The goal of APN forum is to provide a culturally sensitive platform to APNs, where they can receive mentorship, networking and professional development opportunities, to render culturally competent, holistic and compassionate care to the populations they serve. The APNs will also be a strong voice for policy changes in areas of health disparities affecting the aging population of Indian origin through evidence based research.
Dr. Lydia Albuquerque chaired the committee since the inception. A team charter was created during the second term and the following goals were established.
1. Chapter representation from NAINA established chapters
2. APN clinical Excellence conference with CEU’s
3. Medical mission
4. Offer APN track during the 6th Biennial conference of NAINA
5. Create an APN directory
In the beginning of the term representations was seeked from various chapters of NAINA, a total of 12 members were represented from New Jersey, Houston, New York, North Carolina, Georgia, Chicago, Maryland, Albany, New York, and Tampa, Florida. Dr. Omana Simon and Dr. Solymole Kuruvilla graciously accepted the invitation to be resource persons for the term. The committee met monthly and a team charter was formed along with the Position statement for the APN committee of NAINA. The first project was to create an APN directory and an APN list serv to disseminate information about the APN activities to NAINA members. All chapter members were requested to send a list of the names of the APNs in their chapter to be added to the telephone directory and APN list serv was created, which has been ongoing since the start of this committee.
First APN Chapter Representatives (2017-2018)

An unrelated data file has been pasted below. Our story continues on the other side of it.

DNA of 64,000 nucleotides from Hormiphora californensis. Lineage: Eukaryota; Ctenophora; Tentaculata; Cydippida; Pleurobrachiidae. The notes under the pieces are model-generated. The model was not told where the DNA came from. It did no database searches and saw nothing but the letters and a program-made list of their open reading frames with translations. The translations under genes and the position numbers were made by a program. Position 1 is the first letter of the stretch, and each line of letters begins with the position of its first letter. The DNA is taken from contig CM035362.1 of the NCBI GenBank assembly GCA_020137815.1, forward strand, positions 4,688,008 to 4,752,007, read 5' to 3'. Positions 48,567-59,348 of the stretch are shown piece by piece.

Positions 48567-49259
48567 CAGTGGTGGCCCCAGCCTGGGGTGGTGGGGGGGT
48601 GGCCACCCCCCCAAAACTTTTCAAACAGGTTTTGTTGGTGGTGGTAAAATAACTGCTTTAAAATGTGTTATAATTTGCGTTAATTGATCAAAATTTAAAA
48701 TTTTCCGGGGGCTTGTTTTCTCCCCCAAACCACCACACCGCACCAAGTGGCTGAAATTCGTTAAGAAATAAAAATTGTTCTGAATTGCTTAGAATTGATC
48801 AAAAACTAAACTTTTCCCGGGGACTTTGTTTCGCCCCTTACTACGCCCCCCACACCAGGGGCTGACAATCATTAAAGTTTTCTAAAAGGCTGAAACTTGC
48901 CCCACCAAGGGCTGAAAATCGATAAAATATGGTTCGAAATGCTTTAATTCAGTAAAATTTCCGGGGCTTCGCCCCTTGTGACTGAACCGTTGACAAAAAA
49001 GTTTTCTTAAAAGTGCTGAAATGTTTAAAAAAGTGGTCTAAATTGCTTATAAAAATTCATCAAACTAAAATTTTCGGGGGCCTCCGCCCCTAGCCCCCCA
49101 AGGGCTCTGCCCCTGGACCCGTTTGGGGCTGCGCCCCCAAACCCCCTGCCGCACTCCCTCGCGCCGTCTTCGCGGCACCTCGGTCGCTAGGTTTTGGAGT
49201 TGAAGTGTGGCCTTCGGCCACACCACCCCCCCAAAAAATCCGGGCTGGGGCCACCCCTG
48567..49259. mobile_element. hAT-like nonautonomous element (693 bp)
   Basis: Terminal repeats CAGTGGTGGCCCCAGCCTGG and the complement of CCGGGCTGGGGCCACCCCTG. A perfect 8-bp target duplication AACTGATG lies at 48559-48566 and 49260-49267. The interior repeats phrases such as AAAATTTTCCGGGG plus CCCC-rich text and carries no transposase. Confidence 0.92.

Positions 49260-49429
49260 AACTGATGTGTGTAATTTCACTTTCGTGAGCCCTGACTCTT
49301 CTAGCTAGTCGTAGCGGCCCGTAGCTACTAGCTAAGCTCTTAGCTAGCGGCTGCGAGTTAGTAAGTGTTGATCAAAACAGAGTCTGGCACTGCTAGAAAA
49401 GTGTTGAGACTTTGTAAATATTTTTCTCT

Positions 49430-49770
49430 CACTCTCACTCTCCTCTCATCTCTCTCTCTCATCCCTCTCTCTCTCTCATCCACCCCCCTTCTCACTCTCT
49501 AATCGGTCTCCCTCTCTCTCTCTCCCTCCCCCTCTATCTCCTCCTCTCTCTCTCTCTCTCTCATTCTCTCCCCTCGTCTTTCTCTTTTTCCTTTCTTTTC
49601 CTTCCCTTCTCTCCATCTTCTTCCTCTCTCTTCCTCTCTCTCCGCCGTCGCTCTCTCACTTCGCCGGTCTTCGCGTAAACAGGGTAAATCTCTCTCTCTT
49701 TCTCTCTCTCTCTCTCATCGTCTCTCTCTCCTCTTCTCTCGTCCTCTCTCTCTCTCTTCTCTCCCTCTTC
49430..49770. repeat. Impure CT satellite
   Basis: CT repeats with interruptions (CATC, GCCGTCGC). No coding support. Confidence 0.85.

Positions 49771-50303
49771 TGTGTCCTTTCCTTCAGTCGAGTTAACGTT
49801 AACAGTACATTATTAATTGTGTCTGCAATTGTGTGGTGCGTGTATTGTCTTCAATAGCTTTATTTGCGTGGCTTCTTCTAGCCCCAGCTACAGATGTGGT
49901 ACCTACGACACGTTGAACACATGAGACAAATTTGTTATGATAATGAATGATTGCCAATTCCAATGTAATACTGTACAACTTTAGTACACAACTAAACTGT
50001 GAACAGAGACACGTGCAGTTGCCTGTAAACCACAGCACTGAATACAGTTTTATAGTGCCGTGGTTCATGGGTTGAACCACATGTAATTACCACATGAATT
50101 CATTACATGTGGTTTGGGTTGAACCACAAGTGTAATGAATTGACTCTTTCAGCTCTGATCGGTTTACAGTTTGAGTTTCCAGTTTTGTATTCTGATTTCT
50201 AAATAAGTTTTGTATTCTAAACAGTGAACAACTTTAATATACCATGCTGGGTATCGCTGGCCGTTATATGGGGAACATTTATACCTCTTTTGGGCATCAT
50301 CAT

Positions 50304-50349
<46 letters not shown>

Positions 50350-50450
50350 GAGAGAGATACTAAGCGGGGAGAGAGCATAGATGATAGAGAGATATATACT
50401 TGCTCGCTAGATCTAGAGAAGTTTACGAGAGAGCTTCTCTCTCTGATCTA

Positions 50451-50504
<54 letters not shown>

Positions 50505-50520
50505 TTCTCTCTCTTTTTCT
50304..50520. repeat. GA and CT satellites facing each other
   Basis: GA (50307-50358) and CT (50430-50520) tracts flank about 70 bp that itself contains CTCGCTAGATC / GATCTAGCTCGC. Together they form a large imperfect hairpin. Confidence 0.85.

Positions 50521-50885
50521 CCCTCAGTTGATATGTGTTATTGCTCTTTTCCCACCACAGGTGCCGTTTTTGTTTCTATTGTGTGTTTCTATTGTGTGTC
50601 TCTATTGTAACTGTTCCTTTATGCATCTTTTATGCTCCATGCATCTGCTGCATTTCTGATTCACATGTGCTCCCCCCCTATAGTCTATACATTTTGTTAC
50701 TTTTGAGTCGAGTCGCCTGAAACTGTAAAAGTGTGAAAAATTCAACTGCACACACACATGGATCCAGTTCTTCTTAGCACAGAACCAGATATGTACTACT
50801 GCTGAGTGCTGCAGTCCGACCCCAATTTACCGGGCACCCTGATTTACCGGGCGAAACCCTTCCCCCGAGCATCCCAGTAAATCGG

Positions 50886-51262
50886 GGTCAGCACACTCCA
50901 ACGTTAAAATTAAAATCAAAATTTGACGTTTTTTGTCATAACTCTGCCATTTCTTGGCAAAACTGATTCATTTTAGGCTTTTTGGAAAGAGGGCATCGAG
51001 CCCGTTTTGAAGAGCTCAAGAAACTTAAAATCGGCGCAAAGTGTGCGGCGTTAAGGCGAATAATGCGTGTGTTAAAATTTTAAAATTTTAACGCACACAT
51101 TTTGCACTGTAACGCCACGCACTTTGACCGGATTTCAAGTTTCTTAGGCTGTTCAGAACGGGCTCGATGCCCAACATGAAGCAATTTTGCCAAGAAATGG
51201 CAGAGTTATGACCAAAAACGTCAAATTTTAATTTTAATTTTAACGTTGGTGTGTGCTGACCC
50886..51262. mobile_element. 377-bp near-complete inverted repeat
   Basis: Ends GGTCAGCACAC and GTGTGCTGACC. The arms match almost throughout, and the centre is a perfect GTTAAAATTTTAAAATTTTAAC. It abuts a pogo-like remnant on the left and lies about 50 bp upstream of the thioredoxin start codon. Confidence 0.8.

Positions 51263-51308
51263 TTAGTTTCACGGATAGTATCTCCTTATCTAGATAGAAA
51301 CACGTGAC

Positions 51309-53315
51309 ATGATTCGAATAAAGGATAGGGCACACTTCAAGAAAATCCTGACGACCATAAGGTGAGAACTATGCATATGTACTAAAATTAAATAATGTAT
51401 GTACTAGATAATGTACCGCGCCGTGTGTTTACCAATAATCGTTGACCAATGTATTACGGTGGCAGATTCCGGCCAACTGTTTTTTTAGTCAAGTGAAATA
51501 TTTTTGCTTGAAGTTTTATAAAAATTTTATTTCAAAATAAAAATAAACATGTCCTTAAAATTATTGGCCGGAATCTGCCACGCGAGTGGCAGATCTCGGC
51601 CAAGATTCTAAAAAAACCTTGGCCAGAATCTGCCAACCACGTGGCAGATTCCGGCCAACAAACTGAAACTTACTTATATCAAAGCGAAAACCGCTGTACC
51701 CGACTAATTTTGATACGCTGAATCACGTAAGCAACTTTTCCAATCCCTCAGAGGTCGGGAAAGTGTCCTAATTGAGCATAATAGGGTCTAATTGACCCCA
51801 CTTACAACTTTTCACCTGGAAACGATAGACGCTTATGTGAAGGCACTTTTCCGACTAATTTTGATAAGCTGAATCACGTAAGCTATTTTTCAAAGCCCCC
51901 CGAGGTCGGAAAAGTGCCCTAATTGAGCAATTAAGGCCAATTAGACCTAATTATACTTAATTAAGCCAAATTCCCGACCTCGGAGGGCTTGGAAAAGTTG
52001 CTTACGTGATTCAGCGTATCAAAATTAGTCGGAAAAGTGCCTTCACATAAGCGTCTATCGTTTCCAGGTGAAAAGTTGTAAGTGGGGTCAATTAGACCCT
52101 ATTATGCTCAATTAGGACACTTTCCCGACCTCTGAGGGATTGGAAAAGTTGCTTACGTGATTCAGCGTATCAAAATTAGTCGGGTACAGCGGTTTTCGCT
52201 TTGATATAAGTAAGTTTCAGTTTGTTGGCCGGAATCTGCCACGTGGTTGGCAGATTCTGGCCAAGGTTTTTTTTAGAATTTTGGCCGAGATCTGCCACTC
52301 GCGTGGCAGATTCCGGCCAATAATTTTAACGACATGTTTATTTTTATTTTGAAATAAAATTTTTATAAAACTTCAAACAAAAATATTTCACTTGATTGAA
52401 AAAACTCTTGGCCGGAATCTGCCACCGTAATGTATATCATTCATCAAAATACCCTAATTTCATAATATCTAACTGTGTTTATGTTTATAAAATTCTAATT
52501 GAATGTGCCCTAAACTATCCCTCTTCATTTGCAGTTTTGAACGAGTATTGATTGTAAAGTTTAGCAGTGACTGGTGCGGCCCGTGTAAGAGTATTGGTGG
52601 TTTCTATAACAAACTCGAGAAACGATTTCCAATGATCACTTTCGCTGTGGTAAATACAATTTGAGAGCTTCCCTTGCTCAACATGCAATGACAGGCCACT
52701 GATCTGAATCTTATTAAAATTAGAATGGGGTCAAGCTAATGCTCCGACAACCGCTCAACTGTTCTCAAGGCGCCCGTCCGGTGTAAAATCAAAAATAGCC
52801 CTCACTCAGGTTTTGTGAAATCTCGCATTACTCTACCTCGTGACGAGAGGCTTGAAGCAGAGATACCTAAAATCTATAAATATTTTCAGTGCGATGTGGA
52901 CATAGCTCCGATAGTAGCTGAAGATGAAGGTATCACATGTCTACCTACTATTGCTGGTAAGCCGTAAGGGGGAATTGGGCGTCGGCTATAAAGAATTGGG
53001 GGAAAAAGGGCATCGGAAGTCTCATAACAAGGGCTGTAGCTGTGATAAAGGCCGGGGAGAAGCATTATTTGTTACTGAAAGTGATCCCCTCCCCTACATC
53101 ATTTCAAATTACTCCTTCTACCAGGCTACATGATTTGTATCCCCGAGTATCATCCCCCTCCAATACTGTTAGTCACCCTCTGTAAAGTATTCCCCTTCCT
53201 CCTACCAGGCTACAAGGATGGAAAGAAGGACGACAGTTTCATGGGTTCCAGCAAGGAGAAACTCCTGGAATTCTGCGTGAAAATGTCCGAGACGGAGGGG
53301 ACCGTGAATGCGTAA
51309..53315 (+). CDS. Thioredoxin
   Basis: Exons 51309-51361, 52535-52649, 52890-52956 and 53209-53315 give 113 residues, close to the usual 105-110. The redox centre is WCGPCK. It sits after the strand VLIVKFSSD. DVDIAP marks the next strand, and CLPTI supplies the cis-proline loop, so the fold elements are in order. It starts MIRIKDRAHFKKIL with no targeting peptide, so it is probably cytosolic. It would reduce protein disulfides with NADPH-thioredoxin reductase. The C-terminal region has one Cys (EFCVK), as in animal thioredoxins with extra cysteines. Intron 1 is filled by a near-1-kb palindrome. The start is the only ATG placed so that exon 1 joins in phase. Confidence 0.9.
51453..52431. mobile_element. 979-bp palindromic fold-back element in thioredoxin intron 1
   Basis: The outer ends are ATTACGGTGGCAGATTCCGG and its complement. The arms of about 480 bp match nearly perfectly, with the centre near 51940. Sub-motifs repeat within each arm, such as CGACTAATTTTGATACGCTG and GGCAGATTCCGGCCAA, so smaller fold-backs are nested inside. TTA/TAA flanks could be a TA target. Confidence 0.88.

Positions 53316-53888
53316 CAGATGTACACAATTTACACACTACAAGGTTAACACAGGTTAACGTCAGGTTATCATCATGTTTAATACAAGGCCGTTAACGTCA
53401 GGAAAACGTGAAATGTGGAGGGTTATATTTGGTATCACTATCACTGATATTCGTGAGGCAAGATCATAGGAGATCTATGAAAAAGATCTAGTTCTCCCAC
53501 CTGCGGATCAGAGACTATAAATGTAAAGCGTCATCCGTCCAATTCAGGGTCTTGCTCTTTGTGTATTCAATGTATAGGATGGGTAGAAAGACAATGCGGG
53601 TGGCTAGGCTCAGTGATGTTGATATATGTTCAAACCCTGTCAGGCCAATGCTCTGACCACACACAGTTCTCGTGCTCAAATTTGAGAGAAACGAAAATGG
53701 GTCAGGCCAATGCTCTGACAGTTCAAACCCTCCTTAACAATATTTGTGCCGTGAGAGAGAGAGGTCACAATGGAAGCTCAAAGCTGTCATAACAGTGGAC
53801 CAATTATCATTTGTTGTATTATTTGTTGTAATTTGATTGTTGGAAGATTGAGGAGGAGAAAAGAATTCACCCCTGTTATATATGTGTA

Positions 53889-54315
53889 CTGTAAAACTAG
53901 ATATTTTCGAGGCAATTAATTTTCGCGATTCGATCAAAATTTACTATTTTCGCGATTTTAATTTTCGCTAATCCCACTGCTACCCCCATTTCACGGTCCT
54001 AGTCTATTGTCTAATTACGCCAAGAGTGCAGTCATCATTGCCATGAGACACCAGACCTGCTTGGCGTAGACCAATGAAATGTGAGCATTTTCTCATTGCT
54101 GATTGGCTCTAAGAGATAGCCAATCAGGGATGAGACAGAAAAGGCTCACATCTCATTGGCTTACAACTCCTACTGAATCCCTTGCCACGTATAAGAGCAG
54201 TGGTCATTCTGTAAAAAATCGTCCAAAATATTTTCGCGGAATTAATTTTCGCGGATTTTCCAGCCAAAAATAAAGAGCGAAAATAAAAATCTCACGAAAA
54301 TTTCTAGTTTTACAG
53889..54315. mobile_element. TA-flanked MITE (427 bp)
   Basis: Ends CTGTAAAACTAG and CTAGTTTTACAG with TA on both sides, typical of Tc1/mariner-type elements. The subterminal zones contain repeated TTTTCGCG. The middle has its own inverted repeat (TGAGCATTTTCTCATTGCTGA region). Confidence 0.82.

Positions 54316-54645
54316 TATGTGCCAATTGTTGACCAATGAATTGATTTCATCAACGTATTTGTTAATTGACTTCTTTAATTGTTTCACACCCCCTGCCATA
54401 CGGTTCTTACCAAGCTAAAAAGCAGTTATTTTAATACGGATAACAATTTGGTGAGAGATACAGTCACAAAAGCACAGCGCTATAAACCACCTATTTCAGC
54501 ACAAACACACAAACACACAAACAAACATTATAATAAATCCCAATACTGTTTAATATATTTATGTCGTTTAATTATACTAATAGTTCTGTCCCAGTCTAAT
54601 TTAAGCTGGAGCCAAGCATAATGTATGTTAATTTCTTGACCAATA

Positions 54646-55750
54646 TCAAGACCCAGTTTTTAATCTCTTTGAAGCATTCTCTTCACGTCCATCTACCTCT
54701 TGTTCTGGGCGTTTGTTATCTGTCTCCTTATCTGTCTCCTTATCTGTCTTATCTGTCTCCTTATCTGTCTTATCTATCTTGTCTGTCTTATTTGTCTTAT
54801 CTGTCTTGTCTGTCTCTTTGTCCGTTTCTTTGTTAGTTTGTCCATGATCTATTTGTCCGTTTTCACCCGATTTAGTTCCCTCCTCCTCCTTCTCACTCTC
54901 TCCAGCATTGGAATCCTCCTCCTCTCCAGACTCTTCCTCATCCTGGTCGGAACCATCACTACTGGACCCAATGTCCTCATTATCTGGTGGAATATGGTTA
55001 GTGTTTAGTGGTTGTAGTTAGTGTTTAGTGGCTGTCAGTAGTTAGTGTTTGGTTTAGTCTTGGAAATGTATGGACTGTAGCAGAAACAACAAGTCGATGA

NAINA 2017 Advance Practice Forum Clinical Excellence Conference
The 2017 clinical excellence conference organized by the National Association of Indian nurses of America (NAINA) concluded on Dec 2nd at Houston, Texas. It was for the first time that NAINA as a minority organization ventured to engage in a clinical excellence conference titled “Advancing health through excellence in clinical practice”. This conference hosted by the Indian Nurses Association of Greater Houston, Texas (INAGH) was attended by over 200 participants and were provided with 8.91 CEUs by the Southwestern University Hospital, Texas. Participants applauded the organizers for providing an opportunity to network and immerse in a day full of activities that provided thought provoking information to bring back to their own clinical practice.
The APN committee chairperson of the NAINA Dr. Lydia Albuquerque set the tone of the conference by welcoming the hosting chapter President of Indian Nurses Association of Greater Houston (INAGH) and APN conference planning committee chair Accamma Kallel, MSN, APRN, APN-C, CCRN to deliver her welcome address. The key note speaker Melissa Herpel, MSN, APRN, FNP-BC, challenged the participants to embark on pathways to excellence in independent practice as Nurse Practitioners. As an entrepreneur, she shared success stories of her own business model, how she overcame the challenges that she faced during the process and dared to challenge the participants to go out and start clinics that would provide primary care to the communities. All other speakers delivered their topics of interest and expertise with recent practice guidelines to the participants.
Poster presentations were coordinated by Dr. Letha Joseph, Dr. Solymole Kuruvilla and Dr. Simi Jesto. Bindu Jacob, BSN, RN,( New Jersey) was awarded the first prize, Jessie Kurian, MSN,RN (Dallas) was awarded the second prize and Dr. Lisa Thomas (Houston) was awarded the third prize. Dr. Rachel Koshy, committee chair of the NAINA Journal motivated the participants to submit scholarly articles for publication. The NAINA Journal was released by NAINA President, Dr. Jackie Michael. This Journal has been published for the second time with a goal to continue publications at least twice a year.